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UC San Diego Health System is nationally recognized for its information technology (IT) initiatives, as well as its advanced infrastructure that seamlessly integrates clinical systems — both have improved the quality and efficiency of health care delivery and positively impacted patient safety and outcomes.
Understanding the level of electronic medical record (EMR) capabilities in hospitals is a challenge in the US healthcare IT market today. HIMSS AnalyticsTM has created an EMR Adoption Model that identifies the levels of EMR capabilities ranging from limited ancillary department systems through a paperless EMR environment. HIMSS Analytics has developed a methodology and algorithms to automatically score more than 4,000 hospitals in our database relative to their IT enabled clinical transformation status, to provide peer comparisons for hospital organizations as they strategize their path to a complete EMR and participation in an electronic health record (EHR). The stages of the model are as follows:
Stage 0: The organization has not installed all of the key ancillary department systems (e.g., laboratory, pharmacy, radiology).
Stage 1: Major ancillary clinical systems are installed (i.e., pharmacy, laboratory, radiology).
Stage 2: Major ancillary clinical systems feed data to a clinical data repository (CDR) that provides physician access for retrieving and reviewing results. The CDR contains a controlled medical vocabulary, and the clinical decision support/rules engine (CDS) for rudimentary conflict checking. Information from document imaging systems may be linked to the CDR at this stage. The hospital is health information exchange (HIE) capable at this stage and can share whatever information it has in the CDR with other patient care stakeholders.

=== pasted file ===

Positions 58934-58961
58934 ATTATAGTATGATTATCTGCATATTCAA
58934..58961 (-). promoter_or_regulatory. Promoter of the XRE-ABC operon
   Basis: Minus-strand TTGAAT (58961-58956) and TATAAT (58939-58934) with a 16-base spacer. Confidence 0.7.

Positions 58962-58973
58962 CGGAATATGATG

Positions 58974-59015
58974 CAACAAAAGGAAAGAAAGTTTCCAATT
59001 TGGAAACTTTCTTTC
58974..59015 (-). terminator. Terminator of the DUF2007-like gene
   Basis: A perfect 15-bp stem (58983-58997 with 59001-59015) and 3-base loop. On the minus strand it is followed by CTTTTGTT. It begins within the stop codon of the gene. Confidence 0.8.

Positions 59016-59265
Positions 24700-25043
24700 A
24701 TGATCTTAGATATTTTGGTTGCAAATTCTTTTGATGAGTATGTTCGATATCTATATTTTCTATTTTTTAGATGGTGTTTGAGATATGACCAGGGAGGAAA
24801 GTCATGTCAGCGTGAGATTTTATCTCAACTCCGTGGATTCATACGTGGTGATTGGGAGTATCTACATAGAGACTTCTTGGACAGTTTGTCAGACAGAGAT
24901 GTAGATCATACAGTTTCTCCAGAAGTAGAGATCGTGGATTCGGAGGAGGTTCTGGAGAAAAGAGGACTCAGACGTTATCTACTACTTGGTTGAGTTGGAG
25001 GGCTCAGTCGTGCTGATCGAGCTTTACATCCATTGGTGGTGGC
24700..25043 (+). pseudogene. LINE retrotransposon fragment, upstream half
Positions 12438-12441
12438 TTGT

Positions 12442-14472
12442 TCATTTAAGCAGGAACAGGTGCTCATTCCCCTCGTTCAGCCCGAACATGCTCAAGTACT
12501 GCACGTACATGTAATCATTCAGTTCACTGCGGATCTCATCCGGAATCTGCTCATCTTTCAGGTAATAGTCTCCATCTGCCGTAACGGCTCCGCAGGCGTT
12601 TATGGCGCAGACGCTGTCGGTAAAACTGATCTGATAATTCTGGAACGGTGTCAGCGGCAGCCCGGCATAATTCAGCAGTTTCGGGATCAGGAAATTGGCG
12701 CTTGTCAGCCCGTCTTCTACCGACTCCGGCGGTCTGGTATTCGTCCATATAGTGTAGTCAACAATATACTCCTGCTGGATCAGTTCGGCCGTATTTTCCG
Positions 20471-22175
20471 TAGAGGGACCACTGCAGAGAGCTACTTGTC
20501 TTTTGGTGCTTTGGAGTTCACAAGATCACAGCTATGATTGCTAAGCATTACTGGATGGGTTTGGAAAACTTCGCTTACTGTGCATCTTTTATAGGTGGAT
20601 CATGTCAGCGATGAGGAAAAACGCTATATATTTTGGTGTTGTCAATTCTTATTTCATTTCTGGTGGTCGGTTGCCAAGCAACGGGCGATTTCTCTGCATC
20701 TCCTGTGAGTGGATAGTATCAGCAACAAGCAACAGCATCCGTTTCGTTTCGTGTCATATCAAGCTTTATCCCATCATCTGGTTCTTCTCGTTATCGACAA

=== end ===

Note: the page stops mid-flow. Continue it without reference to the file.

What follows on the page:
Stage 3: Nursing/clinical documentation (e.g., vital signs, flow sheets) is required; nursing notes, care plan charting, and/or the electronic medication administration record (eMAR) system are scored with extra points, and are implemented and integrated with the CDR for at least one service in the hospital. The first level of clinical decision support is implemented to conduct error checking with order entry (i.e., drug/drug, drug/food, drug/lab conflict checking normally found in the pharmacy). Some level of medical image access from picture archive and communication systems (PACS) is available for access by physicians outside the Radiology department via the organization’s intranet.
Stage 4: Computerized Practitioner Order Entry (CPOE) for use by any clinician is added to the nursing and CDR environment along with the second level of clinical decision support capabilities related to evidence based medicine protocols. If one patient service area has implemented CPOE with physicians entering orders and completed the previous stages, then this stage has been achieved.
Stage 5: The closed loop medication administration environment is fully implemented. The eMAR and bar coding or other auto identification technology, such as radio frequency identification (RFID), are implemented and integrated with CPOE and pharmacy to maximize point of care patient safety processes for medication administration.
Stage 6: Full physician documentation/charting (structured templates) is implemented for at least one patient care service area. Level three of clinical decision support provides guidance for all clinician activities related to protocols and outcomes in the form of variance and compliance alerts. A full complement of PACS systems provides medical images to physicians via an intranet and displaces all film-based images.
Stage 7: The hospital no longer uses paper charts to deliver and manage patient care and has a mixture of discrete data, document images, and medical images within its EMR environment. Clinical data warehouses are being used to analyze patterns of clinical data to improve quality of care and patient safety. Clinical information can be readily shared via standardized electronic transactions (i.e., CCD) with all entities who are authorized to treat the patient, or a health information exchange (i.e., other nonassociated hospitals, ambulatory clinics, sub-acute environments, employers, payers and patients in a data sharing environment). The hospital demonstrates summary data continuity for all hospital services (e.g., inpatient, outpatient, ED, and with any owned or managed ambulatory clinics).
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